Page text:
How to Run a Security Scan on Your WordPress Site
There are well over 7.5 million attacks on WordPress sites every hour so the probability of your site being attacked is almost guaranteed. Simply scanning your site for vulnerabilities, however, can help you keep nasty hackers at bay.
Scanning your site will tell you how your site is vulnerable to attack so you can then take specific actions to patch any holes in your security.
So how exactly do you do a security scan? Fortunately, there are some fantastic tools and plugins available, which we’ll check out in this post. I’ll also run you through how to easily automate the whole process with our Defender plugin.
Is Your Site Actually Vulnerable to Attack?
It’s all too easy to think it won’t happen to you, that your site is safe from hackers. After all, who would really care about your little corner of the web, especially when your site doesn’t have any identifiable or personal information?
The truth is, all WordPress sites could be vulnerable and you can’t assume you’re completely safe. If your site has personal information on it, a hacker could use it for identity theft and could hack into any other account you have on the internet, especially if you use the same passwords for everything. I’m talking social media accounts, bank accounts, you name it – your whole life could be compromised because of a single vulnerability in your site.
Even if your site doesn’t include any personal information (which usually isn’t the case), hackers could use your site to piggyback on your bandwidth and cost you hundreds or even thousands of dollars a month depending on what kind of hosting plan you have and if your host automatically charges you for excessive traffic.
Best case scenario: Your hosting company cuts you off and your site becomes unavailable until you go through a lot of red tape and convince your host that you can whip your site back into shape. It could take up to a month in certain cases. Can you really afford to wait that long?
While WordPress itself is secure, it’s only secure if you have the latest version installed since it’s the only version that’s up-to-date with the most recent security fixes.
Beyond the WordPress core and keeping your site up-to-date, there are tons of ways your site could be left open to hackers:
- Weak passwords
- Using “admin” or “administrator” as your username
- Vulnerable plugins or themes
- Using defaults for naming your database prefixes
- Improper file permissions
- Enabled plugin and theme editor
- Insecure server or computer
- Important files are without password protection
The thing is, this only scratches the surface. There are tons of ways your site could be easily vulnerable and you can get more details in a couple of our other posts: WordPress Security: Tried and True Tips to Secure WordPress and 12 Ways to Secure Your WordPress Site You’ve Probably Overlooked.
When 73% of the most popular WordPress sites are vulnerable, there’s a good chance your site is as well. While these are great places to start to search for security holes, they’re just that – a start. So how can you be sure your site really isn’t vulnerable?
The only way you can truly know is to scan your site and check.
Scanning Your Site and Server
There are many great tools out there that are not only free, but can scan your site online. With the sites listed below, all you need to do is enter your site’s URL and click a button to start scanning your site for vulnerabilities:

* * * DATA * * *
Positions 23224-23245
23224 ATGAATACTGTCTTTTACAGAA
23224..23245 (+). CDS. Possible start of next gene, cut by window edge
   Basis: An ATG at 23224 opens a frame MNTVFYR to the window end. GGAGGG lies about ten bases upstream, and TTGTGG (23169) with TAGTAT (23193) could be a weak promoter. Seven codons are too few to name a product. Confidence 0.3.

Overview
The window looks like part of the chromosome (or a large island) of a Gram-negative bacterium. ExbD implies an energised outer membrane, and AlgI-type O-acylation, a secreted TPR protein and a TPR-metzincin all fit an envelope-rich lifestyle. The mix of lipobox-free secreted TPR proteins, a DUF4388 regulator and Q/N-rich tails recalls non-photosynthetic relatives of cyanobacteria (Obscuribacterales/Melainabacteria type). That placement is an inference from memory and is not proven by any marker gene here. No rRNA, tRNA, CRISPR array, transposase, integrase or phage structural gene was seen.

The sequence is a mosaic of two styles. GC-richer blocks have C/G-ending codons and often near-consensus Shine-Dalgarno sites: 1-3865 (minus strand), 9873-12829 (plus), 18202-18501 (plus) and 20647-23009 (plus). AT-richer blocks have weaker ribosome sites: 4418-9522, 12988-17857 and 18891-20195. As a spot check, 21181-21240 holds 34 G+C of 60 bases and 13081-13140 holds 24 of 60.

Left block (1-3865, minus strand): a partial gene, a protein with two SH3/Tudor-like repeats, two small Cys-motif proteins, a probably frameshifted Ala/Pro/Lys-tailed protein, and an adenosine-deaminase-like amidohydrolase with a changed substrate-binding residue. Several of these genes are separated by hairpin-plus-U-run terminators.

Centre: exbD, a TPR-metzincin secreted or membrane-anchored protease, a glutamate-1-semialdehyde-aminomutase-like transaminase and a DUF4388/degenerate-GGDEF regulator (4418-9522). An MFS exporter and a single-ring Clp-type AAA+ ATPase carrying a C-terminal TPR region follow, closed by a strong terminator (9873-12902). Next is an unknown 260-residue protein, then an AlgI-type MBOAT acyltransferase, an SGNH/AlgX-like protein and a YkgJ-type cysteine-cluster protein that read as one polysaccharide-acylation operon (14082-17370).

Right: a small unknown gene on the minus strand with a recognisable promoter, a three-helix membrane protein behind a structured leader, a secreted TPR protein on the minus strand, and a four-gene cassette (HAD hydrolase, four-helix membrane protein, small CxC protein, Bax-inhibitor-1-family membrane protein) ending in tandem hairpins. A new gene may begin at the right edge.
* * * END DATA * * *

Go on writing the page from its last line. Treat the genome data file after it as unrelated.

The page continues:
- WordPress Security Scan – Checks for basic vulnerabilities in your WordPress site. Advanced scans are available with a premium upgrade.
- Sucuri SiteCheck – Your WordPress site can be checked for known malware, blacklisting status, errors and if your site is out-of-date.
- Acunetix – Scans for network vulnerabilities, isn’t WordPress specific and requires a free registration for a 14-day trial.
- Scan My Server – You can get a detailed report of your site’s vulnerabilities once you sign up and provide a backlink on your site to verify ownership and that you’re not a hacker.
- WPScan – A self-hosted vulnerability scanner that is free for personal use. You can also get a paid licence for commercial use.
- Unmask Parasites – You can check to see if your site has already been hacked and injected with malware or spam.
- Norton Safe Web – Similar to the scanner above, you can check if your site has already been compromized.
With these sites, you can see exactly where your site could use some amping up in security.
These free scanners usually offer a fairly basic overview with the exception of a couple of them, but you would need to sign up for a premium account to really get a good look at where you need to make significant improvements.
Sure, these scanners would offer a good starting point, but to get to the core of your site’s vulnerabilities, there are other options.
Detailed Scans with Plugins
For more detailed scans of your site, you can install a plugin that can let you know what vulnerabilities your site contains. These plugins are updated regularly and work well on single installs of WordPress, but they should also work on Multisite networks when they’re activated on a site-by-site basis.
Total Security monitors your site for vulnerabilities. When they arise, you’re notified right away so you can patch it up. If checks your site’s files and the WordPress core for issues and you can also change your site’s login page URL for added security.
While you aren’t able to apply many important vulnerability fixes, it’s an excellent scanner with detailed reports.
The Vulnerability Alerts plugin isn’t able to fix any issues on your site, but it can detect issues in your site’s files as well as any plugins or themes you have installed. The results themselves aren’t too detailed, but often do include links where you can find out more about the vulnerability that was detected.
This plugin can also send you email notifications when issues are found.
While Vulnerable Plugin Checker doesn’t scan your site’s files or themes, it does check the plugins you’re using for vulnerabilities and security concerns. It also sends email notifications if issues are detected.
You won’t be able to fix anything with this plugin, but scans are also automated and performed twice daily to maximize the potential to catch threats early.